|Publication number||US7931997 B2|
|Application number||US 12/382,173|
|Publication date||Apr 26, 2011|
|Filing date||Mar 10, 2009|
|Priority date||Mar 12, 2008|
|Also published as||US20090233154|
|Publication number||12382173, 382173, US 7931997 B2, US 7931997B2, US-B2-7931997, US7931997 B2, US7931997B2|
|Inventors||Matthias Gottmann, David Weingaertner, Dien Nguyen|
|Original Assignee||Bloom Energy Corporation|
|Export Citation||BiBTeX, EndNote, RefMan|
|Patent Citations (26), Non-Patent Citations (1), Referenced by (11), Classifications (12), Legal Events (3)|
|External Links: USPTO, USPTO Assignment, Espacenet|
The present application claims benefit of U.S. provisional application 61/064,566, filed Mar. 12, 2008, which is incorporated herein by reference in its entirety.
The present invention is generally directed to fuel cell components and more specifically to multi-material high temperature fuel cell seals.
Fuel cells are electrochemical devices which can convert energy stored in fuels to electrical energy with high efficiencies. High temperature fuel cells include solid oxide and molten carbonate fuel cells. These fuel cells may operate using hydrogen and/or hydrocarbon fuels. There are classes of fuel cells, such as the solid oxide reversible fuel cells, that also allow reversed operation, such that water or other oxidized fuel can be reduced to unoxidized fuel using electrical energy as an input.
In a high temperature fuel cell system such as a solid oxide fuel cell (SOFC) system, an oxidizing flow is passed through the cathode side of the fuel cell while a fuel flow is passed through the anode side of the fuel cell. The oxidizing flow is typically air, while the fuel flow is typically a hydrogen-rich gas created by reforming a hydrocarbon fuel source. The fuel cell, typically operating at a temperature between 750° C. and 950° C., enables the transport of negatively charged oxygen ions from the cathode flow stream to the anode flow stream, where the ions combine with either free hydrogen or hydrogen in a hydrocarbon molecule to form water vapor and/or with carbon monoxide to form carbon dioxide. The excess electrons from the negatively charged ions are routed back to the cathode side of the fuel cell through an electrical circuit completed between anode and cathode, resulting in an electrical current flow through the circuit.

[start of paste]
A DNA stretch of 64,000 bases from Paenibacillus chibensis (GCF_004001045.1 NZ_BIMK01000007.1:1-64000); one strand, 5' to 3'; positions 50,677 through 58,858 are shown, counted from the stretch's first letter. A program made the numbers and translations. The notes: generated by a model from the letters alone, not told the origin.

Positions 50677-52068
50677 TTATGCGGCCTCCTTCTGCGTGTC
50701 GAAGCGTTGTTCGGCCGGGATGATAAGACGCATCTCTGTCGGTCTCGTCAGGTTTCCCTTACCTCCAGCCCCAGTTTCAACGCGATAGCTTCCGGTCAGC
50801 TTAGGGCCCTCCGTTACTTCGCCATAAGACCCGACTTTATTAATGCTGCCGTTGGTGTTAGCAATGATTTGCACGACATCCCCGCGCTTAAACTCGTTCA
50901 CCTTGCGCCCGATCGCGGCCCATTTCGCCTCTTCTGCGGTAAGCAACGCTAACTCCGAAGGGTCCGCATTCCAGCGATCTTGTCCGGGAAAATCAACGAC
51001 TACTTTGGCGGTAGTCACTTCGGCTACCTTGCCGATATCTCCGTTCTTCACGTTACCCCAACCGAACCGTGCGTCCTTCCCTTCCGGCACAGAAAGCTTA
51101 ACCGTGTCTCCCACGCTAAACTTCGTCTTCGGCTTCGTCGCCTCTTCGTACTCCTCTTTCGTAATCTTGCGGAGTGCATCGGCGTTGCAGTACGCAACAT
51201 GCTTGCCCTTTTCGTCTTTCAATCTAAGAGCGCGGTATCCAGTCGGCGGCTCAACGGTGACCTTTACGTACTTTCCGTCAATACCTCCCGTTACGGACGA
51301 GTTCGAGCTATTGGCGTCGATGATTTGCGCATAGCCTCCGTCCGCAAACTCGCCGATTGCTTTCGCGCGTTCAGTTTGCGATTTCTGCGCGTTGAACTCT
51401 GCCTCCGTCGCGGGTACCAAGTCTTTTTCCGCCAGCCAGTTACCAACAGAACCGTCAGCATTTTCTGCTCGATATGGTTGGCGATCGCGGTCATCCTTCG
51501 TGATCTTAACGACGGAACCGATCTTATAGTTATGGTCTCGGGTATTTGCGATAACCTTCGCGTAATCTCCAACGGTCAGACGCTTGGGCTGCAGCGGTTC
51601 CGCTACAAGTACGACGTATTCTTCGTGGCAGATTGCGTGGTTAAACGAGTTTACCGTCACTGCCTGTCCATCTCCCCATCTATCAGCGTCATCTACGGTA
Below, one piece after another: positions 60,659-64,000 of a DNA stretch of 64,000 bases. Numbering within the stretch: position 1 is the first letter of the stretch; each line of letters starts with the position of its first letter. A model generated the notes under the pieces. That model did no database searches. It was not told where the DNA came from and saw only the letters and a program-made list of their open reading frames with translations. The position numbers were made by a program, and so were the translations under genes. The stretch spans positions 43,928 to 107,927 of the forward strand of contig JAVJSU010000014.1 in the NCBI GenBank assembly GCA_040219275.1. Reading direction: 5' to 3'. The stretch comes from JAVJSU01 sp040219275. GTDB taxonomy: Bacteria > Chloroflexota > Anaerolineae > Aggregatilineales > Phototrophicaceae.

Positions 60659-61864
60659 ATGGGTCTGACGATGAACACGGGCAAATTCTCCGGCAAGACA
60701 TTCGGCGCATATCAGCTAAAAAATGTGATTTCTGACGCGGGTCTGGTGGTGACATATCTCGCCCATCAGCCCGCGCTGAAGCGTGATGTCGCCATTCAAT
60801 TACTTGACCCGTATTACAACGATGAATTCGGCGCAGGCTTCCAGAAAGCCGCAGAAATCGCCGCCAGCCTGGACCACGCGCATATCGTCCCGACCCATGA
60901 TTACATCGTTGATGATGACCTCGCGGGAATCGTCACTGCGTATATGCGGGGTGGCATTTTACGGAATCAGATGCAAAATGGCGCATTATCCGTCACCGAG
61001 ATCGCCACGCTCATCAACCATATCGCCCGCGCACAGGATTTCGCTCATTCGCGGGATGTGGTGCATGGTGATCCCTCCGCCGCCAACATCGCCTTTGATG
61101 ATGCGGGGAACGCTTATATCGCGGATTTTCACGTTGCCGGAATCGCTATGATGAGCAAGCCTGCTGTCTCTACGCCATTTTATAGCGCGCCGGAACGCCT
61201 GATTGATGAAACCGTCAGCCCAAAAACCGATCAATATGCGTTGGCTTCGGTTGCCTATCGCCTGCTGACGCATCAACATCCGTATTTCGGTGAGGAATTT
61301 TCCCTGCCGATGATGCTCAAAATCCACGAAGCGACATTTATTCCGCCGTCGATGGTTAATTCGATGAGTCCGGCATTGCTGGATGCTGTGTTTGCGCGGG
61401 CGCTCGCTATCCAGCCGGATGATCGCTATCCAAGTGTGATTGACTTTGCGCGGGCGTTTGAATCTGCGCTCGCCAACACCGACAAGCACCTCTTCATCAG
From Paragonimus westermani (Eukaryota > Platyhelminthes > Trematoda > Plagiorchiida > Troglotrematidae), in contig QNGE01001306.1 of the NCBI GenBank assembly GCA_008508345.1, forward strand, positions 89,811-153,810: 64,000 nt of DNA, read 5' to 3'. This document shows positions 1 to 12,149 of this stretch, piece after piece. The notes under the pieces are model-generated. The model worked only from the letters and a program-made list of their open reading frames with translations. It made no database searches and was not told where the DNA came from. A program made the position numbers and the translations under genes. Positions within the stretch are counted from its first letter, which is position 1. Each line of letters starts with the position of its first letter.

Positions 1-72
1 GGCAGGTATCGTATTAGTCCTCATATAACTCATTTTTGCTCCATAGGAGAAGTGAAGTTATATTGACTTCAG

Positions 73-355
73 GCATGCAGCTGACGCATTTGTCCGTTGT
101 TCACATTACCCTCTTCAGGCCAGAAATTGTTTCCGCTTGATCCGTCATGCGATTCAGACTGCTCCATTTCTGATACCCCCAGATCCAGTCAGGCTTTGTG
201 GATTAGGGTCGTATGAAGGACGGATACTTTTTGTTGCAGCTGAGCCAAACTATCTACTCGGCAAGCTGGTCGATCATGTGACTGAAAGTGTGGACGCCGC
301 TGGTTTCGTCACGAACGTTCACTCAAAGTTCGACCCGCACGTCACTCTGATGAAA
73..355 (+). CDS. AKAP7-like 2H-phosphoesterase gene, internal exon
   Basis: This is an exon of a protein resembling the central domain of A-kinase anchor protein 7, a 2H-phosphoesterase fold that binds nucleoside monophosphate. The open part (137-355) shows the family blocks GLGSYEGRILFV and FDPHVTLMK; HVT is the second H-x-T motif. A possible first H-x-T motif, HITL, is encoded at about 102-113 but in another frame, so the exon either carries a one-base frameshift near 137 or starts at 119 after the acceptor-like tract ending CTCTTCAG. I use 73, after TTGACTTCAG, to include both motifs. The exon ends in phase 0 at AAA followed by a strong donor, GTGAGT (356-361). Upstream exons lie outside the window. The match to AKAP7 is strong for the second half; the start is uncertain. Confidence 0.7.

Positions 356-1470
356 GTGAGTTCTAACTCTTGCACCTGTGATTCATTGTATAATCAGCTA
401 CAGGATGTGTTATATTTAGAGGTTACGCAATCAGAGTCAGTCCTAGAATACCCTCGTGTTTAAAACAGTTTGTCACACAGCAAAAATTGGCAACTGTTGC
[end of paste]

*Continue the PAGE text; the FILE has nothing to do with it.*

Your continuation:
Fuel cell stacks are frequently built from a multiplicity of cells in the form of planar elements, tubes, or other geometries. Fuel cell stacks, particularly those with planar geometry, often use seals between electrolyte and interconnect surfaces to contain fuel and air and at various locations within the stack. While it is desirable for seals to be effective at start up temperatures to prevent escape (and potential ignition) of fuel gasses, these seals must maintain their operating integrity at high operating temperatures and an oxidizing, reducing, or mixed (i.e., oxidizing on one side on one side of the seal and reducing on the other) environment. Expansion and contraction of fuel cell stack components (including seals) due to thermal cycling or compression should not result in damage to of any of the components during a seal's expected life.
Many types of seals used at elevated temperatures, such as brazes and metal gaskets, often have a limited life, tolerating only a relatively few number of thermal cycles before they fail due to differences in the coefficients of thermal expansion that result in mechanical stresses that can lead to failure of the seal or the components of the assembly. Some assemblies are difficult to seal with brazes or gaskets because of operating conditions or material incompatibilities. Also, brazes and metal gaskets often present difficulties and high costs of fabrication and assembly due to the tighter tolerances which are required, in flatness for example.
Many compliant seals, such as elastomeric O-rings and gaskets, form effective seals at start up temperatures, do not crack and tend to absorb stresses in an assembly that arise from thermal expansion and compression. However, these seals cannot be used in high temperature conditions because the elastomeric materials used in them decompose, degrade, or oxidize at high temperatures.
Glass and glass ceramic compounds have been shown to be able to provide robust high temperature seals. However, they have a major shortcoming in that they are ineffective at forming a hermetic seal until the stack reaches their softening temperature. Selection of the glass or glass ceramic composition inherently defines the melting characteristics and viscosity of the seal as a function of temperature. Thus, the temperature at which an effective seal is initially able to form can be tailored based on composition. However, if a glass or glass ceramic is used with a low enough softening temperature that an effective seal is able to form at relatively low temperatures, the viscosity of the glass at typical SOFC operating conditions may be low enough that the system pressure can push the seal out of position. Conversely, if a glass or glass ceramic is used with a high enough softening temperature that an effective seal is able to be maintained at typical SOFC operating conditions, the seal's relatively high softening temperature prevents it from forming an effective seal early in the SOFC's heating cycle.
Failure to establish and maintain an effective seal during the heating cycle of a SOFC allows the fuel gasses to escape. These escaping gasses can ignite causing local heating and potentially changing the composition and/or properties of the sealing materials used.